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In an attempt to prop up the oil prices, the Organization of the Petroleum Exporting Countries (OPEC), along with 11 non-members, decided in November 2016 cut oil production as they battle a global glut of crude to push oil above $50 a barrel in 2017.

The dilemma started in 2014 when the prices of oil started to slide. In June 2014, the North Sea Brent crude oil, which is used as a price benchmark, reached $115. However, it fell to half of the amount by the end of the year. In January 2016, the price of Brent crude oil fell below $28 a barrel, according to the BBC.

The prices fell due to the global oversupply and the boost in the United States shale production, which led to the first decision to cut oil production in eight years, Bloomberg reported.

Amrita Sen, Chief Oil Analyst at Energy Aspects Ltd, said that this should be a wakeup call to those who argued the death of OPEC, as the organization wants to push inventories down.

In May, OPEC announced that it would expand its cuts to oil output until March 2018 after they had a meeting with non-members in Vienna. The expansion was announced after the first 6 months of the agreement, which started in January 2017, failed to clear a global supply overhang, according to CNBC. The move was also approved by OPEC and non-OPEC members and equate to about 1.8 million barrel per day (b/d), equivalent to 2% of global oil production, supply cut that will persist until 2018.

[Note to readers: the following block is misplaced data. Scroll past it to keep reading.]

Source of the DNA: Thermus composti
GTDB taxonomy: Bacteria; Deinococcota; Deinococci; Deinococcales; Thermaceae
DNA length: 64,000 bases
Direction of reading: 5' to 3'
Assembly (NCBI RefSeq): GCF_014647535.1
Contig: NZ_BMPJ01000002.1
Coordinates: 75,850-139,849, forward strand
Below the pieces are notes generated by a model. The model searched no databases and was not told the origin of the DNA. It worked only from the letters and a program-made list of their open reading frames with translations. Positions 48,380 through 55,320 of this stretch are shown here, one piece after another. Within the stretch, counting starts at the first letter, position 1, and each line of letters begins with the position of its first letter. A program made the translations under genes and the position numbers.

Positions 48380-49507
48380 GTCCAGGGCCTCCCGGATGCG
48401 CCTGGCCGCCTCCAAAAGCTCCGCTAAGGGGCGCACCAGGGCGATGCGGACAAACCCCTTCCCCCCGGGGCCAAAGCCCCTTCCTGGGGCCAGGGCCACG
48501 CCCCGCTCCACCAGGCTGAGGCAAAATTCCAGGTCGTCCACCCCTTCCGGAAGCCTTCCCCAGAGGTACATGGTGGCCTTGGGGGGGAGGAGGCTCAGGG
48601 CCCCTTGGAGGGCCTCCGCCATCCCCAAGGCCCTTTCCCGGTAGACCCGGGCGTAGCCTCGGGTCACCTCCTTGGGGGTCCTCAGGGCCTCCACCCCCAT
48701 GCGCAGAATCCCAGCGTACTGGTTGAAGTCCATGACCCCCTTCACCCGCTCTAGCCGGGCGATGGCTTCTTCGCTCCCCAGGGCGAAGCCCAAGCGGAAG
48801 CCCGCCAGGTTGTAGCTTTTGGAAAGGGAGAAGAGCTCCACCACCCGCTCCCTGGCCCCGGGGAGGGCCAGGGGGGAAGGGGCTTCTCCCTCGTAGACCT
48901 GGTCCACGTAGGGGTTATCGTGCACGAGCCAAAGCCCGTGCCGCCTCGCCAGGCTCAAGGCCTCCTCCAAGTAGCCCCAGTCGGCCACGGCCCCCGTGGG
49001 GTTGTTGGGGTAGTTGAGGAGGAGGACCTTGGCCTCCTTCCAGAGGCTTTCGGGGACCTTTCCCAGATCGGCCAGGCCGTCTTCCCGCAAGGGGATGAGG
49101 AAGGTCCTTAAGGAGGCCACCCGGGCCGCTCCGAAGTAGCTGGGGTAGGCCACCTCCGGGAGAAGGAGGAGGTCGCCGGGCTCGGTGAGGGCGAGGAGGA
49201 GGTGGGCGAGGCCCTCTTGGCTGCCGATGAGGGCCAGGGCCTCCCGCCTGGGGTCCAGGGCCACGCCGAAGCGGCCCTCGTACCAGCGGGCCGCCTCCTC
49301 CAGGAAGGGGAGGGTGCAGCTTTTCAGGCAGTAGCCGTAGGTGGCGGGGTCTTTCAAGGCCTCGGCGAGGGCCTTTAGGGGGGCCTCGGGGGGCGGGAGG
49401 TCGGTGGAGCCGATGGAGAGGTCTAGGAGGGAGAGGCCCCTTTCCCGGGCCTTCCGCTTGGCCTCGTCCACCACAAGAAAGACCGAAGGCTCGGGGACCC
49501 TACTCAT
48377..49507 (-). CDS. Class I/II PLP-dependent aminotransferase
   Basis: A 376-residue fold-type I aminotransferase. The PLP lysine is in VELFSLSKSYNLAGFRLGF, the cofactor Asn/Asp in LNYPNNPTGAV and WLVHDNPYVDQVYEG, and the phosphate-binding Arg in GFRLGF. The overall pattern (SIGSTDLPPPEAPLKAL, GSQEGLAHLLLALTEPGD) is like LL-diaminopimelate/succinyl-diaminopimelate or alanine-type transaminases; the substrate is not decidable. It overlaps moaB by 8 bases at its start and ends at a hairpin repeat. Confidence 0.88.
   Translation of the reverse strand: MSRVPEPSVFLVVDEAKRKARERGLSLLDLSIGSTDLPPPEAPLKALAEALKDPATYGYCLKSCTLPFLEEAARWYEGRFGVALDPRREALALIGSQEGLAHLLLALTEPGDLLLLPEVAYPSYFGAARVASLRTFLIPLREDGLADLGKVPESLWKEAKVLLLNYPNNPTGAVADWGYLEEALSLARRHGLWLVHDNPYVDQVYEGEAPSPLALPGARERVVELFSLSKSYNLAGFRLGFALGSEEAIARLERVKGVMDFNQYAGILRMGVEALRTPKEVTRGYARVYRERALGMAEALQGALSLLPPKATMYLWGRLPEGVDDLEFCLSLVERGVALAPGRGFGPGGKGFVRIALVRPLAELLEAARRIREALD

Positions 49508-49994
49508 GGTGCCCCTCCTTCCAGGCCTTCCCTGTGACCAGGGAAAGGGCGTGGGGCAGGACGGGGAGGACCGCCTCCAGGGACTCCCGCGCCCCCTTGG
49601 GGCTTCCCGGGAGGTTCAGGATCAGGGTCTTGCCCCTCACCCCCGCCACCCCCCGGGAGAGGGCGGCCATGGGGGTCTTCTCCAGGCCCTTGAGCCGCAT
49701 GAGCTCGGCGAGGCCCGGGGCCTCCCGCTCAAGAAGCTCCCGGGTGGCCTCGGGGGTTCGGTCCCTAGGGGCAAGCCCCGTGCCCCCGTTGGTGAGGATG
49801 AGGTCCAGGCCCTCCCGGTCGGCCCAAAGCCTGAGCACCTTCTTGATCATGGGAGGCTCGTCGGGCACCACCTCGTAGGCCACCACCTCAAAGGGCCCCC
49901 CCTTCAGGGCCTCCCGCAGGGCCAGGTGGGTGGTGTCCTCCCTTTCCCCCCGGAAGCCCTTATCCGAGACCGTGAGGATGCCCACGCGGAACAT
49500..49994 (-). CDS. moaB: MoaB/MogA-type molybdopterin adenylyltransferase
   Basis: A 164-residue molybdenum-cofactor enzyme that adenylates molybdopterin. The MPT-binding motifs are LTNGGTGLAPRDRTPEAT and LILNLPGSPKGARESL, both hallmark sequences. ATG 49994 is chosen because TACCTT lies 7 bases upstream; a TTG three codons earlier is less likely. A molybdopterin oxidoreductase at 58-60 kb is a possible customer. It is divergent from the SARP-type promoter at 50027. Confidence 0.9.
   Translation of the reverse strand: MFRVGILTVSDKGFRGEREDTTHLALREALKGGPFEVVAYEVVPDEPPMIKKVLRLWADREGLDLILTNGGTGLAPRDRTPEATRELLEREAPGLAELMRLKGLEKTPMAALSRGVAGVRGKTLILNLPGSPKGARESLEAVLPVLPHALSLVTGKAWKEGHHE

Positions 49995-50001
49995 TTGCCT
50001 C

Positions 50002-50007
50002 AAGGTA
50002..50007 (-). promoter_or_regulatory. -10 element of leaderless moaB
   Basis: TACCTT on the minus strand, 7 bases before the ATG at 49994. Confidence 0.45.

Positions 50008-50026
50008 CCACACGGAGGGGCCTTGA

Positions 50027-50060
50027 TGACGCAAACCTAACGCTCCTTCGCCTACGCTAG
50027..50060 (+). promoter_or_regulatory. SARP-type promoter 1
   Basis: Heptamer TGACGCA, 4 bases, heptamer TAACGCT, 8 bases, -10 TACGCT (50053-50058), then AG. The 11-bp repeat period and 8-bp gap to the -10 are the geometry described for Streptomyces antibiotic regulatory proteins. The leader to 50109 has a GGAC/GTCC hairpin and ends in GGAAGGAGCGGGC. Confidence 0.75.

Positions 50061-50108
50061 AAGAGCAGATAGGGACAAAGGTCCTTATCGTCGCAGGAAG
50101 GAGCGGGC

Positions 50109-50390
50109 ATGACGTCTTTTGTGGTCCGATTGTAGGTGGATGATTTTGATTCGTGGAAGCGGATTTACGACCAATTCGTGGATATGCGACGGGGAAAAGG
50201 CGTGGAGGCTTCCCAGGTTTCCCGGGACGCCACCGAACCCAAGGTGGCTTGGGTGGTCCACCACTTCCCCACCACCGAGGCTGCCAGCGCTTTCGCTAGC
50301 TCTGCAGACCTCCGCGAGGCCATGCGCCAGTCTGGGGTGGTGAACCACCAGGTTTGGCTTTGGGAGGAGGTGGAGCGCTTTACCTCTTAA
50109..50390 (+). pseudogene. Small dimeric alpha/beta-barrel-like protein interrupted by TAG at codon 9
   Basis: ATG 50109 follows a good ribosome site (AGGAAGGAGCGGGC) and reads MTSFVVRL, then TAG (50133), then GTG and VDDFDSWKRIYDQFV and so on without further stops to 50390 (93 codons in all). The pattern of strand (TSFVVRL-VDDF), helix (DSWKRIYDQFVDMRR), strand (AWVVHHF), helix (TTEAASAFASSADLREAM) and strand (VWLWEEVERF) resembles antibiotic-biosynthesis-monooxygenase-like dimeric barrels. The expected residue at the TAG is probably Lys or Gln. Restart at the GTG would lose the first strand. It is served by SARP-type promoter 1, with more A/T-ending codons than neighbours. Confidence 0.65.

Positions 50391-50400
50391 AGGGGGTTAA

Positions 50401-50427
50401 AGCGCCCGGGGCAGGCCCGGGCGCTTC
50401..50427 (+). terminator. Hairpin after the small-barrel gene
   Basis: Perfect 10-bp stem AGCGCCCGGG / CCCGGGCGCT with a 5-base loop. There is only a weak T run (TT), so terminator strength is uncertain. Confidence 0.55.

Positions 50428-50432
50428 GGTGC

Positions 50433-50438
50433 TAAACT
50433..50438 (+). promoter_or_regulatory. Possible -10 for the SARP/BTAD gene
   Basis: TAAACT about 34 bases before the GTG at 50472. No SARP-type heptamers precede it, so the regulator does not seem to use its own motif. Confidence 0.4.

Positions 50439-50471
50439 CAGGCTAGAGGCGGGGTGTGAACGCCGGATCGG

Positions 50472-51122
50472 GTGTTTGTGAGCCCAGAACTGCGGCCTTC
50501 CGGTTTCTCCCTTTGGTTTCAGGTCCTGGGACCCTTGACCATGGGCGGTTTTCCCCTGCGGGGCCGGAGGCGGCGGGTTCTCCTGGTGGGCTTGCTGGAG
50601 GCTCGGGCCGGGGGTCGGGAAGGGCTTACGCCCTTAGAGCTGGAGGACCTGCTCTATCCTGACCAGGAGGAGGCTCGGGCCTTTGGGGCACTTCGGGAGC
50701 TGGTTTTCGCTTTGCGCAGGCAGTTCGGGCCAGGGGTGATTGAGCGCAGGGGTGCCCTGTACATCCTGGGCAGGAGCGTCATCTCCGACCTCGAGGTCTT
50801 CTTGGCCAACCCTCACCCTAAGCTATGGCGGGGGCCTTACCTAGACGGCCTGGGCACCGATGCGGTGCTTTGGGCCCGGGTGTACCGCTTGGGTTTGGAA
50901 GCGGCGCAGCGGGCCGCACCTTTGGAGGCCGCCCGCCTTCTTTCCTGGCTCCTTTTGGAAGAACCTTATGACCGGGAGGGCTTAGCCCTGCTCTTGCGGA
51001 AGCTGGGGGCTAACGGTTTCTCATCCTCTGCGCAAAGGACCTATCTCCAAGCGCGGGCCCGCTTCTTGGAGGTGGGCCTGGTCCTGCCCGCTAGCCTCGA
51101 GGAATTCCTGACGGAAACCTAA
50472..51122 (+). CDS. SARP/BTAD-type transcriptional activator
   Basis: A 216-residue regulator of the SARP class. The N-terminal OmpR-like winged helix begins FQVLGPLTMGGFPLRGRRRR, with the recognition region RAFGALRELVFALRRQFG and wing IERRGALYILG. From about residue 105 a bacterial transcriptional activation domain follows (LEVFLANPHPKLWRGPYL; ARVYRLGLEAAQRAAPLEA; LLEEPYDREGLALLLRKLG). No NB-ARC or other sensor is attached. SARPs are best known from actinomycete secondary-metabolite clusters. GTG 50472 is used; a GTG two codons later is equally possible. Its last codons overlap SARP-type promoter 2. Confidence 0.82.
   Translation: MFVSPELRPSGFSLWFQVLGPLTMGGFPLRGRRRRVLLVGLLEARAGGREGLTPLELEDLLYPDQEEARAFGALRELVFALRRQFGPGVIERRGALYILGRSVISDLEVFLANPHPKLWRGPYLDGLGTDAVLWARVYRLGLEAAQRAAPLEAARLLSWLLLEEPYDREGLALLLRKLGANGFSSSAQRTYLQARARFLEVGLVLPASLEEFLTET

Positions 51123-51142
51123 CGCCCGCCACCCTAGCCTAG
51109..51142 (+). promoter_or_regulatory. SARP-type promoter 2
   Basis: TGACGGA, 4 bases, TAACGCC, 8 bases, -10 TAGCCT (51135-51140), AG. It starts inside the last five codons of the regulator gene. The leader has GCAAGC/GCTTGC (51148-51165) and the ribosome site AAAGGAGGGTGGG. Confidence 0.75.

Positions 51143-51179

While the extension decision was predicted prior to its occurrence, investors had hoped OPEC would agree to longer and deeper cuts, according to Reuters.

After the extension of further nine months, Saudi Minister of Oil, Khalid Al-Falih, said that multiple options were discussed, including six, nine, and twelve months extensions. Higher cuts were also considered; however, there was a consensus that a nine-month extension is an optimum solution. The Saudi minister added that the extension period deems as a “safe bet”, because a six-month extension would meet a seasonal build [of supply] in the first quarter of 2018 and could destruct what they have done.

The United Arab Emirates (UAE), however, believes that OPEC may have to extend its oil-cuts deals when the group meets in November this year, the UAE Minister of Energy, Suhail Al-Mazrouei, told Bloomberg. Additionally, Al-Mazrouei noted there must be some control on countries that are not part of the Organization. The cartel’s next meeting is set to be held on November 30, 2017, in which the Organization will discuss the expansion of the time horizon.

Joining the UAE’s vision, Johannes Benigni, Chairman of the JBC Energy Group, also argued that nine months are not sufficient and will be “insignificant”, stressing that demand will not be balanced until, at least, the end of 2017, CNBC reported. “OPEC is implying that they will be doing great in 2018, but you will see that they will have to proceed with their cuts,” Benigni told CNBC.

“OPEC members had a chance, but they bottled it. A nine-month extension is not enough to make a significant rise in oil prices as the United States will continue its fill the gap,” Neil Wilson of ETX stated to media, according to the Guardian.